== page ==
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Sinn Féin Calls For EU To Defend Family Farms

10 May, 2004


As the 25 EU Agriculture Ministers meet in Killarney, Sinn Féin EU North West EU candidate Pearse Doherty and South candidate David Cullinane, have called on the Ministers to commit themselves to defending family based farming, and to resist attempts to use the World Trade Organisation negotiations to allow unbridled market forces dictate the future of European agriculture.

In a joint statement released today Mr Doherty and Mr Cullinane said:

"The Common Agricultural Policy was created in order to protect the European model of family based farming. Over the past 30 years we in this country have seen tens of thousands of farmers having to leave the land. While much of this has been attributed to inevitable structural change flowing from changes in productivity, it is my belief that many of those farms could have been saved. It is also my firm conviction that we can and must act in order to prevent a similar drift from the land over the coming decades.

"Sinn Féin argued for a reform of the CAP and in favour of full decoupling. We believe that the Single Farm Payment can provide the basis for safeguarding the incomes of small to medium producers if made part of a radical new strategy for the future of farming. A fundamental part of that must be to ensure that farmers are given a greater share in the value of what they produce. It is absolutely scandalous that supermarkets can charge up to five times for certain products what they pay to the farmers.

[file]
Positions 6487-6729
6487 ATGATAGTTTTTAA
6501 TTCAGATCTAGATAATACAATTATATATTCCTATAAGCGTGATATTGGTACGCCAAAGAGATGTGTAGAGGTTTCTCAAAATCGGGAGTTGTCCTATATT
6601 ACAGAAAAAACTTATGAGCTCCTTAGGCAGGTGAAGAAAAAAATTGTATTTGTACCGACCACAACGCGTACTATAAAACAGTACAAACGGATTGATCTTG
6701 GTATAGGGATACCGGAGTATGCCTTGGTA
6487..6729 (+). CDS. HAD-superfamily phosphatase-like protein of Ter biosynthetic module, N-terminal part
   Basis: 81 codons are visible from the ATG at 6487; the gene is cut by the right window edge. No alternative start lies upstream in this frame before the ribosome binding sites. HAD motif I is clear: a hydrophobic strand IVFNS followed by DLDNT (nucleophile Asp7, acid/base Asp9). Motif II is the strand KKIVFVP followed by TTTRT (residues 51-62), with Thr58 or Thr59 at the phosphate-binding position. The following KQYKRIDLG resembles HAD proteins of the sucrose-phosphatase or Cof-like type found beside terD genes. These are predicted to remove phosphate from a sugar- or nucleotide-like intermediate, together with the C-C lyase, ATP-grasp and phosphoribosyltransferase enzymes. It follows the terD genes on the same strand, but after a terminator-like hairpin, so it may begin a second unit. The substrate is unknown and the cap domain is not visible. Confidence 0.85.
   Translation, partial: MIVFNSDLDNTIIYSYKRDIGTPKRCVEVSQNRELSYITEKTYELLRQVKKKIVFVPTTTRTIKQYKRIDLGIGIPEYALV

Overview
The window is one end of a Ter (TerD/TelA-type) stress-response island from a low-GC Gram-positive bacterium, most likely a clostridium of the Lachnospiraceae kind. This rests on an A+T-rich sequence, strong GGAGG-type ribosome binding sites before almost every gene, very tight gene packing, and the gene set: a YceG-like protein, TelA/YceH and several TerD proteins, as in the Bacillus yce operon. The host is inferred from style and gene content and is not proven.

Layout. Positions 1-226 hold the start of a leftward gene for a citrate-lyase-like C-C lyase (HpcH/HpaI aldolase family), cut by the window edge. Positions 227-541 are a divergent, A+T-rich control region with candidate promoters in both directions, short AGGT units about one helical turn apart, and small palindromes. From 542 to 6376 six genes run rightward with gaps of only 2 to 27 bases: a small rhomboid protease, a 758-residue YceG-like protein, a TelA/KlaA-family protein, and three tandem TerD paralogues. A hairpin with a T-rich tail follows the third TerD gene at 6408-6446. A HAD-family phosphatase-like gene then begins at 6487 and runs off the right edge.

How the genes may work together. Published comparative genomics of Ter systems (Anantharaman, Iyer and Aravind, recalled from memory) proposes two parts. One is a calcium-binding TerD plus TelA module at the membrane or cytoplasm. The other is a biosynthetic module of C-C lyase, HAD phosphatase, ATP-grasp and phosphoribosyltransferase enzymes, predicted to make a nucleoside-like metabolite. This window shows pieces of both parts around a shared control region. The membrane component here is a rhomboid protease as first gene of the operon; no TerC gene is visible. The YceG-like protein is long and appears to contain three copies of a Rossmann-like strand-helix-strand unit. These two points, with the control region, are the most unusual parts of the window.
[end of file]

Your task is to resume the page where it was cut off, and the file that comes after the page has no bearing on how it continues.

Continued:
"It is also vital that the EU resists attempts by the United States to use the WTO to force Europe to open itself up to penetration by corporate agri-business. Part of this is the ongoing attempts to have the EU lift its embargoes on GM products and crops. Another aspect concerns export subsidies and access to markets. While Sinn Féin supports the right of farmers in the developing world to be able to sell their produce in Europe, we must be careful that this argument is not used as a Trojan horse to further weaken the position of European farmers to the benefit of the corporations who control the vast bulk of trade with the developing world.

"Sinn Féin at EU level will continue to argue for policies that will protect the place of the family farm and that will allow Irish and other European farmers to use the reformed CAP to move forward on the basis of higher quality production, better returns to the producer, and greater control over all aspects of the sector by producers." ENDS

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